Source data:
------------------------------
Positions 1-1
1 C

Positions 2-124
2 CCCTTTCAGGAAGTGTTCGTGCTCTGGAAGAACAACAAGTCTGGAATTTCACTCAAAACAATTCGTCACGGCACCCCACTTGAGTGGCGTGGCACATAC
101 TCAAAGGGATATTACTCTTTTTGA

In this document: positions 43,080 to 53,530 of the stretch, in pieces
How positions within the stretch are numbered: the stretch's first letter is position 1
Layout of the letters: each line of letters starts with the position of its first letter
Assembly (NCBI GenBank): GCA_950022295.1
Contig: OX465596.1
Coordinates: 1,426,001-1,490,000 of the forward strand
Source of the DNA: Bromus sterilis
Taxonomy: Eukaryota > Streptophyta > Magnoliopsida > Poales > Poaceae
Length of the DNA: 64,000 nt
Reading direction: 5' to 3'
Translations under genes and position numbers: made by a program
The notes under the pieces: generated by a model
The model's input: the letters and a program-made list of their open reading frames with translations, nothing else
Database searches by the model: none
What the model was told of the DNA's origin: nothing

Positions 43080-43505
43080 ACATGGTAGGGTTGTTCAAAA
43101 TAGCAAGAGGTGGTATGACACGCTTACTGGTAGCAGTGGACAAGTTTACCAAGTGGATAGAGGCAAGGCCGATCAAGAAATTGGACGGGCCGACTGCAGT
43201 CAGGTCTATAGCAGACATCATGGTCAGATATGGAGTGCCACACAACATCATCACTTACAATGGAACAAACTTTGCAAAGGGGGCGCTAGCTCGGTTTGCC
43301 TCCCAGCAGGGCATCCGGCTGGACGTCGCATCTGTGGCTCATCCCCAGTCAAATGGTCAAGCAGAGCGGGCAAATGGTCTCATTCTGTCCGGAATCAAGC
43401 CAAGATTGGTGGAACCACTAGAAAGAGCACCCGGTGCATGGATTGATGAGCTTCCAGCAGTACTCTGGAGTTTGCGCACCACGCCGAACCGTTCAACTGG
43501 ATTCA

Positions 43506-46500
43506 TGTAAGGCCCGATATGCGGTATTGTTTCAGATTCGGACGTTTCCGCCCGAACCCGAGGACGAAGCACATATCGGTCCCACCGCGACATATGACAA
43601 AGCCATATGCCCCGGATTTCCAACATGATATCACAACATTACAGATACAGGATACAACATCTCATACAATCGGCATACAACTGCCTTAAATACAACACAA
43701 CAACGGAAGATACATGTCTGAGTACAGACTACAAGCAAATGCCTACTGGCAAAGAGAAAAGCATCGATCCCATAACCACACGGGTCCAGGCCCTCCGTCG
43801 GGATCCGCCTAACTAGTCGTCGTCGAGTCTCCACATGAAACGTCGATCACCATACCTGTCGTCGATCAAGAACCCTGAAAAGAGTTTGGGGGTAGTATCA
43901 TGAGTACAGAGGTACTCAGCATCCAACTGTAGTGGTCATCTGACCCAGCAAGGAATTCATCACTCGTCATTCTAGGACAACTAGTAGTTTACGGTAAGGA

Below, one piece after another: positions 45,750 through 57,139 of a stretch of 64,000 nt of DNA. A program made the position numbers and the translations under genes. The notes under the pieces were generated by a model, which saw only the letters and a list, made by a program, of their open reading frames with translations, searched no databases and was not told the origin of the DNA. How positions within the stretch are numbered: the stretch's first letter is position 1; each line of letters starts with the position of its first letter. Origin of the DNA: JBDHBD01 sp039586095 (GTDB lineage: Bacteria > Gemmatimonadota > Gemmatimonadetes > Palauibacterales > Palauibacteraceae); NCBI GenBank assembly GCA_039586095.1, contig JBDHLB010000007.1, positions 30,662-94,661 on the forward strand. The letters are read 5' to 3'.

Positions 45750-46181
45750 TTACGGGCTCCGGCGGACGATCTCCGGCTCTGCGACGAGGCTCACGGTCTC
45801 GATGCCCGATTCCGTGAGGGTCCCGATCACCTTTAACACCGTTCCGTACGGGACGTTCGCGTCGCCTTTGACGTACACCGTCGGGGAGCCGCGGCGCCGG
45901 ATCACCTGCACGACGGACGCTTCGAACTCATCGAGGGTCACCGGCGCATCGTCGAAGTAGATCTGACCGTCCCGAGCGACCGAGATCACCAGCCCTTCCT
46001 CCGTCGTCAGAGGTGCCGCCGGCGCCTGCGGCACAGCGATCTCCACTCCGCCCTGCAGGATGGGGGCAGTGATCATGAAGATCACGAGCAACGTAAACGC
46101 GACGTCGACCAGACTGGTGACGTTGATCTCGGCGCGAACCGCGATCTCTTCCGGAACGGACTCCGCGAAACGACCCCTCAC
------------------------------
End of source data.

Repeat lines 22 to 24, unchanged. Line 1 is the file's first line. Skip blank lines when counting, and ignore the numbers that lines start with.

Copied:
43080 ACATGGTAGGGTTGTTCAAAA
43101 TAGCAAGAGGTGGTATGACACGCTTACTGGTAGCAGTGGACAAGTTTACCAAGTGGATAGAGGCAAGGCCGATCAAGAAATTGGACGGGCCGACTGCAGT
43201 CAGGTCTATAGCAGACATCATGGTCAGATATGGAGTGCCACACAACATCATCACTTACAATGGAACAAACTTTGCAAAGGGGGCGCTAGCTCGGTTTGCC